LONDON - The issue on assisted dying and euthanasia has been drawing worldwide debate. In the UK, the Assisted Dying for Terminally Ill Bill drafted by Lord Joffe, a member of the House of Lords, is currently under consideration in parliament. It passed its second reading in the House of Lords in March, and is now being considered by a Select Committee, where it can either be rejected or amended.
The Christian Medical Fellowship (CMF) in Britain has expressed deep concern about it as the legal procedure so far lacks in sufficient open consultation. CMF published a press release on July 27 to comment on the issue.
The main controversy of this bill is the legalization of assisted suicide for competent adult patients who are ‘terminally ill’ and ‘suffering unbearably’. It enables a competent adult who is suffering unbearably as a result of a terminal illness to receive medical assistance to die at his own considered and persistent request; and to make provision for a person suffering from a terminal illness to receive pain relief medication.
Patients who are unable to participate in assisted suicide will be able to receive euthanasia and all that will be required are the signatures of two doctors and two witnesses to the decision.
Peter Saunders, General Secretary of the CMF, commented, “CMF is strongly opposed to the Bill because we believe, if passed, it would open the floodgates to euthanasia in this country.”
In some of the reports from CMF, it explains the drawbacks of legalizing the bill by citing the countries where legal assisted suicide or euthanasia is abused and have led to cases of involuntary euthanasia. This has been demonstrated in the Netherlands. A report commissioned by the Dutch government showed that for 2001, in around 900 of the estimated 3,500 cases of euthanasia the doctor had ended a person’s life without there being any evidence that the person had made an explicit request.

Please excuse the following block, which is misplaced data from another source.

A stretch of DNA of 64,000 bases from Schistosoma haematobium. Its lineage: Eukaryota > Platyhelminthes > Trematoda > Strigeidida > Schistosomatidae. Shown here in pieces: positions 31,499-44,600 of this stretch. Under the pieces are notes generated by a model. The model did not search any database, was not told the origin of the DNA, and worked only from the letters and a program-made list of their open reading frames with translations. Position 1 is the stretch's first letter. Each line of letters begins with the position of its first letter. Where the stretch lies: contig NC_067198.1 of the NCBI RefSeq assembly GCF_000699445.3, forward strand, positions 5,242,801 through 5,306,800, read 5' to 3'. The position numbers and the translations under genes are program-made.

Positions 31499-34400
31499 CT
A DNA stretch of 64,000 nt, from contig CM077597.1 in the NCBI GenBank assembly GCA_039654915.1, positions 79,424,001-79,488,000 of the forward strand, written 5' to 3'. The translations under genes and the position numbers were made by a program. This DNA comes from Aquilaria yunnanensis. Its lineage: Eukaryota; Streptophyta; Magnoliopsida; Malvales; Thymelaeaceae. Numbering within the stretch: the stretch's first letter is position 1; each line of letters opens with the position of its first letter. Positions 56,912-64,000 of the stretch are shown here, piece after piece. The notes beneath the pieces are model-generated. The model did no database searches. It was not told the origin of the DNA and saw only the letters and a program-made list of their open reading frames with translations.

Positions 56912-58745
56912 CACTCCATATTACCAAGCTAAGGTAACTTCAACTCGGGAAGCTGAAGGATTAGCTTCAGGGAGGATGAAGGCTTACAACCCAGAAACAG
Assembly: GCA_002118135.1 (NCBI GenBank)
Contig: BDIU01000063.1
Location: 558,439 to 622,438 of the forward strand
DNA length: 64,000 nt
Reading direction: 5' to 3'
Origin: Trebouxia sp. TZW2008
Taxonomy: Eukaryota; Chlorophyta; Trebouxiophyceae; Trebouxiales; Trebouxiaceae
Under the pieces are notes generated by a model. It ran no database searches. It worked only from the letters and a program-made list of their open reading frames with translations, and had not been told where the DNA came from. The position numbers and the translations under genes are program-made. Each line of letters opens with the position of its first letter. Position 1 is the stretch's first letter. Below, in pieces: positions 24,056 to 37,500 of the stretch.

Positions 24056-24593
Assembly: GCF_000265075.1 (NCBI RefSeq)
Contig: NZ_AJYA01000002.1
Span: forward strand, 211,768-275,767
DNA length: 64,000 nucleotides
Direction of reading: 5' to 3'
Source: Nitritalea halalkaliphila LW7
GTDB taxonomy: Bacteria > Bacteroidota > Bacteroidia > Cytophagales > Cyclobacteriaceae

CMF suggests that people with a terminal illness are vulnerable. They often have a false sense of worthlessness and worry about the burden on their family, finance and society. Legalizing assisted suicide and euthanasia can impose a great pressure on these patients at the time of making this decision. CMF says, “According to Christian teachings, human beings are made in the image of God and therefore worthy of the utmost respect, protection, wonder and empathy. As a result Christians have always been deeply committed to relieving human suffering and are often involved in palliative care and the hospice movement.” Moreover, “bearing one another’s burdens is at the very heart of Christian morality.”
CMF argues that “meticulous research in Palliative medicine has in recent years shown that virtually all unpleasant symptoms experienced in the process of terminal illness can be either relieved or substantially alleviated by techniques already available”, therefore voluntary euthanasia is unnecessary because alternative treatments exist.
Basically, assisted suicide and euthanasia even breaks the traditional medical ethical codes. Saunders, General Secretary of the CMF, noted, “A bill legalizing euthanasia would change the whole character of medicine, which is aimed at relieving symptoms, treating illness and preserving life. The Hippocratic Oath enjoins doctors to ‘give no deadly medicine to anyone if asked, nor suggest such counsel’.”
Saunders finally added, “... in 1994, the House of Lords Select Committee on Medical Ethics opposed any change in the law to allow euthanasia after an extensive enquiry and concluded ‘it was virtually impossible to ensure that all acts of euthanasia were truly voluntary and that any liberalisation of the law in the United Kingdom could not be abused’.”
From now until September 3, 2004, the public is invited to contribute to the consultation process by sending their views in writing or by email to the Select Committee. CMF urges Christians to protest against the legalization of the bill.